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Lisa Scottoline walks readers into this charged moral dilemma and then takes them on an intense, breathless ride (Jodi Picoult)
Honest and hugely emotional (Michael Connelly)
Brilliant and infused with love... I couldn't put it down (Louise Penny)
The unputdownable new novel from the New York Times bestseller - devastating dilemma fiction told with captivating depth and paceSee all Product description
Top customer reviews
But author explores none of these issues. In fact she shows a profound lack of understanding of donor conception in general, skipping over relevant themes blindly and then occasionally inserting tedious paragraphs of facts which shout out RESEARCH, with no attempt to slide these gracefully into the weave of the text...
Or perhaps that's because there is no weave... This reads like a night class for novice writers first draft effort... Words are dropped onto the pages with 'he said she saids', and the characters' edges barely peel off the page, stuck there in their dull 2d stamp... Someone is blonde, someone has rippling muscles, someone has been copied out of a Hollywood little guy lawyer detective movie. And the plot devices.. Clunky excuses to explain away why one character wouldn't know the true identity of another (a professional that doesn't use email or internet anyone?). None of them make sense.
I resented every minute I wasted on this book. Only once in hundreds of pages did something catch my interest but it lasted a few sentences and the author didn't go with it and I was back to the grind.
I don't want to write such a negative review as I respect anyone who manages to complete a book, and if a friend had managed to produce this in her spare time as a first effort and for her own amusement I'd be impressed at her determination and suggest she work on it, as she might have the kernel of something interesting.
Christine and Marcus Nilsson are unable to begin the family they so desperately want due to Marcus’ infertility, so decide to use donor sperm. All is going well until, one day, Christine sees a news report on the TV showing the arrest of a suspected serial killer. The man closely resembles the photograph she has of her donor. Christine panics and the situation is further compounded by Marcus’ growing ‘all about me’ attitude. Cracks begin to appear in their relationship and Christine, despite Marcus’ objections, has to know the truth since Homestead, the sperm donor facility, will neither confirm or deny the identity of their donor.
Marcus wants to sue Homestead but Christine has other ideas and takes matters into her own hands. The lengths she goes to and the assumptions made is where the story, for me, becomes less than realistic.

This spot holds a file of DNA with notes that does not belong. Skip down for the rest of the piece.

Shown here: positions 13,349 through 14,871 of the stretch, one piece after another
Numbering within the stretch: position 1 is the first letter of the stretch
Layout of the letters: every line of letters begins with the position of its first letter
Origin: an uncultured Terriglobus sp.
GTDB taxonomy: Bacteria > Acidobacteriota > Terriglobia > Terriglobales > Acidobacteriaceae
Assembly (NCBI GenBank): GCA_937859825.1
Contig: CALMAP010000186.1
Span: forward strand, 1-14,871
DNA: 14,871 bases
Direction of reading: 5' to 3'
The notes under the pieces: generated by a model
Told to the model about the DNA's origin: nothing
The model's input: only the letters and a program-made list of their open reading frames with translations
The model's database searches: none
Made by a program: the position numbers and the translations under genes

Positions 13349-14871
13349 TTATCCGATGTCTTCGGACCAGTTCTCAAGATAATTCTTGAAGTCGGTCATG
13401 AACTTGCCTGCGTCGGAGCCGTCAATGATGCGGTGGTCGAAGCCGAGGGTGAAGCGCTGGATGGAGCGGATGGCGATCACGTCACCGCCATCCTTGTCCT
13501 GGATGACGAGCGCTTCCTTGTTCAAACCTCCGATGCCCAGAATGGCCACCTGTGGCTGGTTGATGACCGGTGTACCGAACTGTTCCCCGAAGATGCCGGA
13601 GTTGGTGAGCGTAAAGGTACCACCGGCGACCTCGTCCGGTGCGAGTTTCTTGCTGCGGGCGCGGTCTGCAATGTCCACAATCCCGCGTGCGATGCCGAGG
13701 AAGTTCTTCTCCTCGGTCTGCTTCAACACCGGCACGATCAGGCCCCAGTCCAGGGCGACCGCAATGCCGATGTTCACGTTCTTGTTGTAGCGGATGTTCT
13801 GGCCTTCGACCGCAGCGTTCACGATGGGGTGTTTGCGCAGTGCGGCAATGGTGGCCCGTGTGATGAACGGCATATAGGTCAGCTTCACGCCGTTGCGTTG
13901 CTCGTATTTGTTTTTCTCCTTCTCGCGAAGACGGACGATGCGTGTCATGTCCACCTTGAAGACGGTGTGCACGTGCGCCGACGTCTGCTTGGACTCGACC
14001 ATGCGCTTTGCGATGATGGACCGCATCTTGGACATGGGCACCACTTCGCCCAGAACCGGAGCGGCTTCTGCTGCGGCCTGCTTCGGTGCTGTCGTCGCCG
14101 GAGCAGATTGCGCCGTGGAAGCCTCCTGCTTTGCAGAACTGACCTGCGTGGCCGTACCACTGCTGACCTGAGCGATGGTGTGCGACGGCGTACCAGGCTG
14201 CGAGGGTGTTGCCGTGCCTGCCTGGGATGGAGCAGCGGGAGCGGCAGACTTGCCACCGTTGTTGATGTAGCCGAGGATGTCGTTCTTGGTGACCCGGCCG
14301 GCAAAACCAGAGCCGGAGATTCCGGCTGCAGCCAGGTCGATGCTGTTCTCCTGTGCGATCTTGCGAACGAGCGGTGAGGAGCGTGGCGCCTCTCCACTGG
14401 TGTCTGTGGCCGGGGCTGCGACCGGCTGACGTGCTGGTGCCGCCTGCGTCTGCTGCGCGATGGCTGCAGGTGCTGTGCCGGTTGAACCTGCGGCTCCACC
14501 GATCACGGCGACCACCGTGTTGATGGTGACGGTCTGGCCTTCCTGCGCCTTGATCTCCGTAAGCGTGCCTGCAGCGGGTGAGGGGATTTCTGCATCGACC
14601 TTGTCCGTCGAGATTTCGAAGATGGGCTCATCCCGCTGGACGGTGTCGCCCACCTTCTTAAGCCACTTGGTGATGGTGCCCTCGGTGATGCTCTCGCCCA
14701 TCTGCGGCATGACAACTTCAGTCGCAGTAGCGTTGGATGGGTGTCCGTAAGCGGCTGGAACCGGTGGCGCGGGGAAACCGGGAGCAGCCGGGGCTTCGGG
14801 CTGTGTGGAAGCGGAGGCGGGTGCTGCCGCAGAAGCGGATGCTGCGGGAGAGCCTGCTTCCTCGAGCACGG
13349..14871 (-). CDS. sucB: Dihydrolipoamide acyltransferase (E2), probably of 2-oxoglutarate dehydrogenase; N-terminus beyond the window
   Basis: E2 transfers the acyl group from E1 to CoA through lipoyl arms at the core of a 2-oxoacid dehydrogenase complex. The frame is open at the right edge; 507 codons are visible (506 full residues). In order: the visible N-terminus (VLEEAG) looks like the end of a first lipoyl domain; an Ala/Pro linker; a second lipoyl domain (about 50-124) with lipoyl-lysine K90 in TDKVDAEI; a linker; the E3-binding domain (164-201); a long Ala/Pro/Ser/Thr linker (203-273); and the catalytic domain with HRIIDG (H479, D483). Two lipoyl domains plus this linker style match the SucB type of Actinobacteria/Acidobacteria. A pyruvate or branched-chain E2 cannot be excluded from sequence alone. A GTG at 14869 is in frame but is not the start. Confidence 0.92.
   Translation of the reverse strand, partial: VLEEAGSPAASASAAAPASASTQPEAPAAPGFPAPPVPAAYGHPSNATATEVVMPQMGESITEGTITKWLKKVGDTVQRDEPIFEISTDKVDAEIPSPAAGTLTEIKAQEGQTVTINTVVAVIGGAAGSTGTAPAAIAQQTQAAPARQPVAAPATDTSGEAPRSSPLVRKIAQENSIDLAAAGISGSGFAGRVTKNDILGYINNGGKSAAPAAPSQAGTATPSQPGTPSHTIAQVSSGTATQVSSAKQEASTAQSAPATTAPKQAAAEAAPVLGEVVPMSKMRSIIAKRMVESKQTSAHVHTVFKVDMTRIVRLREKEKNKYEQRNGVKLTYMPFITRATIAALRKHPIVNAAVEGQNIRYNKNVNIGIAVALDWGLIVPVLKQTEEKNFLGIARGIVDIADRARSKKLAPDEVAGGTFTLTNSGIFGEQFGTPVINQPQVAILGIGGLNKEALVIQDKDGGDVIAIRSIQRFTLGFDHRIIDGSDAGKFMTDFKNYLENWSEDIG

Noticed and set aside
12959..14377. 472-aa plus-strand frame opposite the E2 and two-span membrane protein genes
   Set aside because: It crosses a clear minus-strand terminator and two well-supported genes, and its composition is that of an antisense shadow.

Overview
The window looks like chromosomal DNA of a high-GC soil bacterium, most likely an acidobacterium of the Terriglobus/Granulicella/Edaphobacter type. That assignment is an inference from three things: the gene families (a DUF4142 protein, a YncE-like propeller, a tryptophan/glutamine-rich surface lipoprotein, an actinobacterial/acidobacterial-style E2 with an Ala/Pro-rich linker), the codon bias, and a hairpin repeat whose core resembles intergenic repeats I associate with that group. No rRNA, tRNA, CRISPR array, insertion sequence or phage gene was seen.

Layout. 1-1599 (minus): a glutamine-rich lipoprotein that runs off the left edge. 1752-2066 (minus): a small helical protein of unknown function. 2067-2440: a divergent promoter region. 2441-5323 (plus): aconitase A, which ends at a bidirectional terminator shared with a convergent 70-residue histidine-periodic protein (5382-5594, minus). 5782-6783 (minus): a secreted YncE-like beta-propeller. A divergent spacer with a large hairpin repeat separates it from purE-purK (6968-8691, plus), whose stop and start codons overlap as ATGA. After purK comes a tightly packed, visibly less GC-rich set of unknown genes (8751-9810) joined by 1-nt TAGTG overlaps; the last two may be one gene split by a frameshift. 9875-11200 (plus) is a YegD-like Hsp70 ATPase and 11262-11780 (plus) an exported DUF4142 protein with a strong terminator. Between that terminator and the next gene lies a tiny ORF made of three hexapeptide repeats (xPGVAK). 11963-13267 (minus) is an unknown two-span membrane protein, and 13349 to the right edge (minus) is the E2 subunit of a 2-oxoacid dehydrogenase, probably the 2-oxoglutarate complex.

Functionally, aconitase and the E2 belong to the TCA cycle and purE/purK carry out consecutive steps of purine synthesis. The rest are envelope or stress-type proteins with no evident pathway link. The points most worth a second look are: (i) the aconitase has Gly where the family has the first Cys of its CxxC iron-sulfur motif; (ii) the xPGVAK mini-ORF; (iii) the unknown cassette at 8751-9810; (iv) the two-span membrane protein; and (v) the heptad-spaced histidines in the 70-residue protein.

There are genuine issues raised which are very thought provoking and I can see how a similar situation might occur. Not necessarily a serial killer, of course, but something possibly unwanted that only comes to light at a later date. It’s an interesting premise but, for me, the plot let the story down. I don’t know anything about sperm banks and can only assume Ms Scottoline’s research is accurate in that a donor is chosen by certain desired characteristics and a profile of the donor is given to the recipients, the amount of information dependent on whether the donor wishes to remain anonymous. The question of nature versus nurture is also brought into question – can a person be pre disposed to particular characteristics and behaviour or is the environment and the child’s personal experiences more the defining influence.
The insight into Christine and Marcus’ emotions and experiences came across as authentic initially, but the narrative became repetitive after a while and specific behaviour of the characters, particularly Christine as I mentioned, seems completely unrealistic. I appreciate infertility can be shattering to couples desperate for a family, the treatments traumatic and unpredictable and it’s difficult to know how one would react in the same situation. I’m not convinced, however, that Christine’s activities to uncover the truth are actually within the bounds of possibility.
The pace is quite slow and steady with an ending that was rather strange and completely random. The main characters aren’t particularly likeable, the best character for me was Griff, the blunt, gruff lawyer. I haven’t read this author before so can’t compare this with other books, but I might try another.
No complaints about the narration. Julia Whelan gives her usual top-notch performance.
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Most recent customer reviews
Overall, I sort of enjoyed this book. I thought the basic premise centered around the identity of the sperm donor of an infertile couple quite...Read more